While the previously similar bullish growth rates of both the on- and the off-trade have taken a hit, there is no doubt that the on-trade bore the brunt as cash-strapped audiences were forced to limit their outings and avoid the significantly higher margins of bars, clubs and restaurants.

According to Euromonitor International, supermarkets/hypermarkets and discounters clearly retained their steadily advancing penetration rates as they took advantage of the dawn of the new era of thrift to capitalise on frugality-driven consumption and bargain hunting.

Internet retailing secured solid growth in 2009, although from a much lower base than other retail channels, providing a glimpse of what the future holds for the off-trade. Gathering momentum and demonstrating remarkable resilience even in the midst of the economic downturn, the channel’s potential is also leading to dramatic developments in marketing, promotional techniques and advertising. On the other hand, the small grocery retailers channel has continued its uninspiring performance as consumers increasingly opt to buy in bulk, forsaking convenience in favour of economising.

Identifying the key trends

While significant fiscal concerns continue to dot the horizon, identifying the trends impacting the wine category will also provide opportunities moving forward. Simplified offerings, value-for-money products and a shift in focus towards sustainability and eco-credentials are only some of the key trends identified by Euromonitor International.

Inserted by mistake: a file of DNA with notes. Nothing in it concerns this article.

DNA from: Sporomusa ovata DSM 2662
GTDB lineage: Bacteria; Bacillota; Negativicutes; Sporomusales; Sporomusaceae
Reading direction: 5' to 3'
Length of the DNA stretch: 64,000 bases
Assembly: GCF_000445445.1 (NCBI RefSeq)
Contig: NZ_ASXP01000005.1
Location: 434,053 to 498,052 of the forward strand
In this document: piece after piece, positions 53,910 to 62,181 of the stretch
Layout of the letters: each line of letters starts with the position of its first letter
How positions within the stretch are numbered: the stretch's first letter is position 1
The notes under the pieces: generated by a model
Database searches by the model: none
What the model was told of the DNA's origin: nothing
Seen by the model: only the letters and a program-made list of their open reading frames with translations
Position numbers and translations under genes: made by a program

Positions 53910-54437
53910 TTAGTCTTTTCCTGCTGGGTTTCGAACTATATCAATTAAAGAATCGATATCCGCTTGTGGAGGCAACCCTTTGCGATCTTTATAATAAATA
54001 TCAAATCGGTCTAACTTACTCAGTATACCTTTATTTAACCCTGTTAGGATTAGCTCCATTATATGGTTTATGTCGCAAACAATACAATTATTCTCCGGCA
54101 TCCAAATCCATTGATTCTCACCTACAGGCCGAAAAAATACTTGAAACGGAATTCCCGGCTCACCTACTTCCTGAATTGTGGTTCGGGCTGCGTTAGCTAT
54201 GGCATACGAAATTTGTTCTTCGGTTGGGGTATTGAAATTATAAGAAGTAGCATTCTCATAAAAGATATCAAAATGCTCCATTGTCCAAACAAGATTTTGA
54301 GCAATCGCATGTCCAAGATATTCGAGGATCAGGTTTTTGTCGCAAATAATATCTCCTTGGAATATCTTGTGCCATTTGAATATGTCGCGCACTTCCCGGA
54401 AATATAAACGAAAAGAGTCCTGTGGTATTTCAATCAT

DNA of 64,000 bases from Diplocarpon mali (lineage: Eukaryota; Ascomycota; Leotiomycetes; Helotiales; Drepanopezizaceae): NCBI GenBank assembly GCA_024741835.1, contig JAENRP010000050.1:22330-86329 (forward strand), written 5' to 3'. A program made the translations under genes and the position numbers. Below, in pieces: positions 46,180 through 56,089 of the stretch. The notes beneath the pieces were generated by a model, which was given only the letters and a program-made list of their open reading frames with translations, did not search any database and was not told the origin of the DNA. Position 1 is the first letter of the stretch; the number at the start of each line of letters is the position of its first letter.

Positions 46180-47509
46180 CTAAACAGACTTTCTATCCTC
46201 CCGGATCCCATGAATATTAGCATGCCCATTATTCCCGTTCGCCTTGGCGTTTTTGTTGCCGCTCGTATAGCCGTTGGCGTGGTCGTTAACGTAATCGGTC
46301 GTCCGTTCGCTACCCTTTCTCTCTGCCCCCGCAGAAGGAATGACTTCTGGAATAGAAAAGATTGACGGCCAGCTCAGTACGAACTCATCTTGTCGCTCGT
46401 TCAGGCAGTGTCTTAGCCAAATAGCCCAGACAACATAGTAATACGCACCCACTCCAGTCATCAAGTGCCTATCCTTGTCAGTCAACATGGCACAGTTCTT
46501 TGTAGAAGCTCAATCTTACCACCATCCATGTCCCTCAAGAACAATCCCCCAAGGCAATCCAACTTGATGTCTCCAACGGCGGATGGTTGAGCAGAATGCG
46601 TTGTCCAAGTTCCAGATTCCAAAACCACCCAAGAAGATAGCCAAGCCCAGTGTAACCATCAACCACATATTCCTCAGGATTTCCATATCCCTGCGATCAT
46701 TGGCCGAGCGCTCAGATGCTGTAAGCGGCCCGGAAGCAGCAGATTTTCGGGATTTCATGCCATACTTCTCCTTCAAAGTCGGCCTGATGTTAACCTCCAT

In this context, wine will primarily advance on the back of lower-end, casual offerings, with New World varietals re-writing the rulebook and Old World countries eventually having to follow – at the very least by replicating their successful marketing approach.

Additionally, polarisation will increasingly replace premiumisation as the new buzzword. Premium offerings will continue to leverage their aspirational packaging and heritage credentials, while smaller pack sizes and alternative packaging formats will continue to spearhead the economy segment's revival.

Furthermore, "green spin" will take centre stage as the environmental debate rages on. Alternative packaging formats present both pitfalls and opportunities, while offering huge potential in terms of increasing profit margins and cementing loyal audiences.

Asia-Pacific - a bastion of dynamism

Taking into account the issue of the category’s highly fragmented nature, as well as the resultant room for consolidation, and regardless of the largely disappointing performance of 2009, the future for the category still looks bright. Euromonitor International expects that wine will gain further traction, driven by the budding segment of young urbanites, a renewed interest in home consumption, the resurgence of domestic specialities and the gradual embrace of Western drinking habits in the steadily advancing emerging markets.

In the meantime, Asia-Pacific will take the role of the 'El Dorado of the East'. The solid westernisation trend and a consistent focus on health claims - more specifically the allegedly positive cardiovascular properties of still red light grape varietals - will secure consistent growth in the region.

Provided that wine can overcome its inherent shortcomings, the industry can raise a toast to good times ahead.